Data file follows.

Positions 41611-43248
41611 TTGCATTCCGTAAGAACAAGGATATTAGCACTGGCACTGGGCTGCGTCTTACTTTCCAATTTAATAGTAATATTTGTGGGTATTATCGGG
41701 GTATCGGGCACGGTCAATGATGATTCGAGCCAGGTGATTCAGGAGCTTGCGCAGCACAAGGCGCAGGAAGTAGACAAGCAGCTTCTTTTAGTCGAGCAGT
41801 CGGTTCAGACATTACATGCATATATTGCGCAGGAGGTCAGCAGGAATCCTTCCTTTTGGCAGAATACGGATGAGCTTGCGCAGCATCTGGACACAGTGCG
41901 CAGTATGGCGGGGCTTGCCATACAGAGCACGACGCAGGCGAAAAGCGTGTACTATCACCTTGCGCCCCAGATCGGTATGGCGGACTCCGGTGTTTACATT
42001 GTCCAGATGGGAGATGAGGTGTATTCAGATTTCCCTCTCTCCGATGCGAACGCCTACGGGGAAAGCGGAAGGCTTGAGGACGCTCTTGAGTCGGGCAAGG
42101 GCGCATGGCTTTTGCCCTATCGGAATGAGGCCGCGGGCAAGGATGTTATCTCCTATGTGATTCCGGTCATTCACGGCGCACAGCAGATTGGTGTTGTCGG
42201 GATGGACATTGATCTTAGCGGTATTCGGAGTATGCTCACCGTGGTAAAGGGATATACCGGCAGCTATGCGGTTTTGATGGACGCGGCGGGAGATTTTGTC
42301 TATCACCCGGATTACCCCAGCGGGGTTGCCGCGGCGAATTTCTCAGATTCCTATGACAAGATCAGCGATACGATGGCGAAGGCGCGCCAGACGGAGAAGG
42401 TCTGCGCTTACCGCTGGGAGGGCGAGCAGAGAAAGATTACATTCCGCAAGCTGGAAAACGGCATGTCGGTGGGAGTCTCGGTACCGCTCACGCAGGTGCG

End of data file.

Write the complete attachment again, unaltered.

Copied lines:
Positions 41611-43248
41611 TTGCATTCCGTAAGAACAAGGATATTAGCACTGGCACTGGGCTGCGTCTTACTTTCCAATTTAATAGTAATATTTGTGGGTATTATCGGG
41701 GTATCGGGCACGGTCAATGATGATTCGAGCCAGGTGATTCAGGAGCTTGCGCAGCACAAGGCGCAGGAAGTAGACAAGCAGCTTCTTTTAGTCGAGCAGT
41801 CGGTTCAGACATTACATGCATATATTGCGCAGGAGGTCAGCAGGAATCCTTCCTTTTGGCAGAATACGGATGAGCTTGCGCAGCATCTGGACACAGTGCG
41901 CAGTATGGCGGGGCTTGCCATACAGAGCACGACGCAGGCGAAAAGCGTGTACTATCACCTTGCGCCCCAGATCGGTATGGCGGACTCCGGTGTTTACATT
42001 GTCCAGATGGGAGATGAGGTGTATTCAGATTTCCCTCTCTCCGATGCGAACGCCTACGGGGAAAGCGGAAGGCTTGAGGACGCTCTTGAGTCGGGCAAGG
42101 GCGCATGGCTTTTGCCCTATCGGAATGAGGCCGCGGGCAAGGATGTTATCTCCTATGTGATTCCGGTCATTCACGGCGCACAGCAGATTGGTGTTGTCGG
42201 GATGGACATTGATCTTAGCGGTATTCGGAGTATGCTCACCGTGGTAAAGGGATATACCGGCAGCTATGCGGTTTTGATGGACGCGGCGGGAGATTTTGTC
42301 TATCACCCGGATTACCCCAGCGGGGTTGCCGCGGCGAATTTCTCAGATTCCTATGACAAGATCAGCGATACGATGGCGAAGGCGCGCCAGACGGAGAAGG
42401 TCTGCGCTTACCGCTGGGAGGGCGAGCAGAGAAAGATTACATTCCGCAAGCTGGAAAACGGCATGTCGGTGGGAGTCTCGGTACCGCTCACGCAGGTGCG